Spain’s King Felipe VI on Tuesday instructed the current acting Prime Minister Pedro Sánchez with trying to form a government, and thereby seek to also be formally reinstated in the role following the inconclusive election held on 23 July.
If Sánchez is to be reinstated as prime minister, he will need to pass a key parliamentary vote for which he will need the backing of the pro-independence Catalan parties, the Esquerra Republicana (ERC) and Junts per Catalunya (JxCat) – and specifically the latter, which has been cast in the role of kingmaker.
The move comes just four days after right-wing opposition leader Alberto Núñez Feijóo failed in his own bid to win parliamentary support to be inaugurated as prime minister. ALSO READ: After Feijóo fails in his bid to become Spain’s prime minister, what happens next?
After talks with Spain’s political parties, the king has ‘informed me of his decision to put forward Pedro Sánchez as the candidate for prime minister’, said parliamentary speaker Francina Armengol. A date for the investiture debate and vote will be decided once Armengol has conferred with Sánchez.
Sánchez will now have to try his hand at winning support from 176 MPs within the 350-seat parliament in a key vote which must take place before 27 November. If he fails, Spain will automatically be forced to hold new elections, most likely in mid-January.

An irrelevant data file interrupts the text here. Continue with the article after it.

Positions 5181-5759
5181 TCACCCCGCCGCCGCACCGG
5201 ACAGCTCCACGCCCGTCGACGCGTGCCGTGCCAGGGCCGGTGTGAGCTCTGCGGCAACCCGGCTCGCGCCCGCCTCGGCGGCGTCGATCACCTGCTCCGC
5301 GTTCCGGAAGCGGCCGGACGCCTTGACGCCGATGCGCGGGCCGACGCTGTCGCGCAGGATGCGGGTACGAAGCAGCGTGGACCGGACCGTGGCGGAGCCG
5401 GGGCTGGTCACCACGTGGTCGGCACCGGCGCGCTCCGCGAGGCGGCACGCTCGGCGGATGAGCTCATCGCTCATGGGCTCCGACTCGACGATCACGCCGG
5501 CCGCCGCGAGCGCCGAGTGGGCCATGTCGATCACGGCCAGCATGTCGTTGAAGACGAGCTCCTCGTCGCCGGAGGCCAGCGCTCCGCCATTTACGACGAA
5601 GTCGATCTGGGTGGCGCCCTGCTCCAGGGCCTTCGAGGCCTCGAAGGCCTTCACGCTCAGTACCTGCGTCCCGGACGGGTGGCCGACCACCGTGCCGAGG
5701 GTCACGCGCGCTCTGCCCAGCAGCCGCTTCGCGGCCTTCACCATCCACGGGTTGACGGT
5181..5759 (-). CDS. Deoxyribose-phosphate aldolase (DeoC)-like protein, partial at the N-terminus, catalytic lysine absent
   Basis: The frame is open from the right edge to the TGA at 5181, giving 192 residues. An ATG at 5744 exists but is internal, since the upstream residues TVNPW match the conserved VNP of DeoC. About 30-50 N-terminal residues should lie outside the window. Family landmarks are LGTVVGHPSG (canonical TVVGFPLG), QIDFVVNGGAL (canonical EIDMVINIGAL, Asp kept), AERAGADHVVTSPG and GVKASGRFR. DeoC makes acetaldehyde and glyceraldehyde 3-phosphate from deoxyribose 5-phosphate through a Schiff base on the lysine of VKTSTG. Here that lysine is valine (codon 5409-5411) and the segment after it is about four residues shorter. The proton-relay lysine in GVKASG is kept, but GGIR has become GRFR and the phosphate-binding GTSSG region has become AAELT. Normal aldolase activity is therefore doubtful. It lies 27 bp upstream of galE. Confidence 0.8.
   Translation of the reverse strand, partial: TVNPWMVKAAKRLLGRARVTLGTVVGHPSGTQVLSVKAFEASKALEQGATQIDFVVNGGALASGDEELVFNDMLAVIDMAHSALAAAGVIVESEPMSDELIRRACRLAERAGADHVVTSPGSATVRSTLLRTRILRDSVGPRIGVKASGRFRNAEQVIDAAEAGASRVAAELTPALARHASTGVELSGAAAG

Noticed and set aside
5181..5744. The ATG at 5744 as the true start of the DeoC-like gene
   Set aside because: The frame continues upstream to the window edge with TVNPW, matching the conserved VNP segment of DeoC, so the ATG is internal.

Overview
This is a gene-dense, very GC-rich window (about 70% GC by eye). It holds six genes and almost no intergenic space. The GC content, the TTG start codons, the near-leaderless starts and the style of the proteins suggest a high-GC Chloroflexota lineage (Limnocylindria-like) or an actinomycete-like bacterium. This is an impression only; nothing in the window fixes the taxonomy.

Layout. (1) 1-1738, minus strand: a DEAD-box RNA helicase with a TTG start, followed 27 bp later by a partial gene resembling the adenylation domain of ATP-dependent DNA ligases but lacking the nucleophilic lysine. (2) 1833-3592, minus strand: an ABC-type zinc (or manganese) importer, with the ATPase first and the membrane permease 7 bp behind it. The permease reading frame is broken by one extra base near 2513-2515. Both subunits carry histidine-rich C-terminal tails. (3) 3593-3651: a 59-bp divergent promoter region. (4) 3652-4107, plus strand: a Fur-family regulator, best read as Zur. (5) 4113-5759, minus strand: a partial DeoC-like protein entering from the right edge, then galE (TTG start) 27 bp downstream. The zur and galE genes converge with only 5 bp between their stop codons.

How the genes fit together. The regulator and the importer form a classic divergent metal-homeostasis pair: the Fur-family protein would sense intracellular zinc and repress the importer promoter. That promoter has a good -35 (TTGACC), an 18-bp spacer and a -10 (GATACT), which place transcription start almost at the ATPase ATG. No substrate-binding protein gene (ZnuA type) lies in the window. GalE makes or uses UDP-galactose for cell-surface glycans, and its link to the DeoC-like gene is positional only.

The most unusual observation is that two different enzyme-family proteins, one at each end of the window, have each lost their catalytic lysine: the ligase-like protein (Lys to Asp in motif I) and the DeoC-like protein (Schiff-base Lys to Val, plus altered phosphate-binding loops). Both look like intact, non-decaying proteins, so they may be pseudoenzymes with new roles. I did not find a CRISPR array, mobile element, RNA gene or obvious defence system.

Sánchez said he accepted the king’s offer and would start talks with the different parliamentary groups on Wednesday.
‘I will meet with all the different parliamentary parties except the far-right Vox, obviously,’ he said.
‘I will work to form a progressive coalition government comprising the Socialist Party (PSOE) and Sumar [the grouping of left-wing parties led by Yolanda Díaz] as soon as possible, with enough support to guarantee the stability Spain needs to continue promoting progressive policies and coexistence,’ he said.
At the moment, Sánchez can count on the support of the 121 MPs in his own PSOE party, the 31 MPs of Sumar – despite Díaz saying on Monday that they are still ‘far from an agreement’ – and the six MPs of Basque pro-independence party EH Bildu.
In addition to looking for the backing of the Catalan pro-independence parties ERC and JxCat (both with seven seats each), as well as the Basque Nationalist Party’s (EAJ-PNV) five MPs, Sánchez will also be seeking the support of the sole representative from the Galician Nationalist party, BNG. This would make a total of 178 MPs in the 350-seat chamber.
The single MP from the the Coalición Canaria party could also potentially back Sánchez, despite voting for the PP leader Feijóo in his failed bid to become prime minister last week. ALSO READ: The PP’s Alberto Núñez Feijóo loses first parliamentary vote to become PM.
Sánchez avoided talking about the Catalan demands of ‘amnesty’ on Tuesday, but instead spoke of ‘generosity’ and solutions to ‘overcome discord’ in Catalonia. However, he has also reiterated his stance that an independence referendum is incompatible with the Spanish Constitution. ALSO READ: Puigdemont demands ‘amnesty’ for all independence activists as ‘precondition’ for Sánchez’s investiture.
Acepto, con ilusión y responsabilidad, el encargo de SM el Rey como candidato a ser investido presidente del Gobierno.— Pedro Sánchez (@sanchezcastejon) October 3, 2023
Trabajaré para formar lo antes posible un Gobierno de coalición entre @PSOE y @sumar con suficientes apoyos parlamentarios para dar estabilidad al país y… pic.twitter.com/rsglAZosDw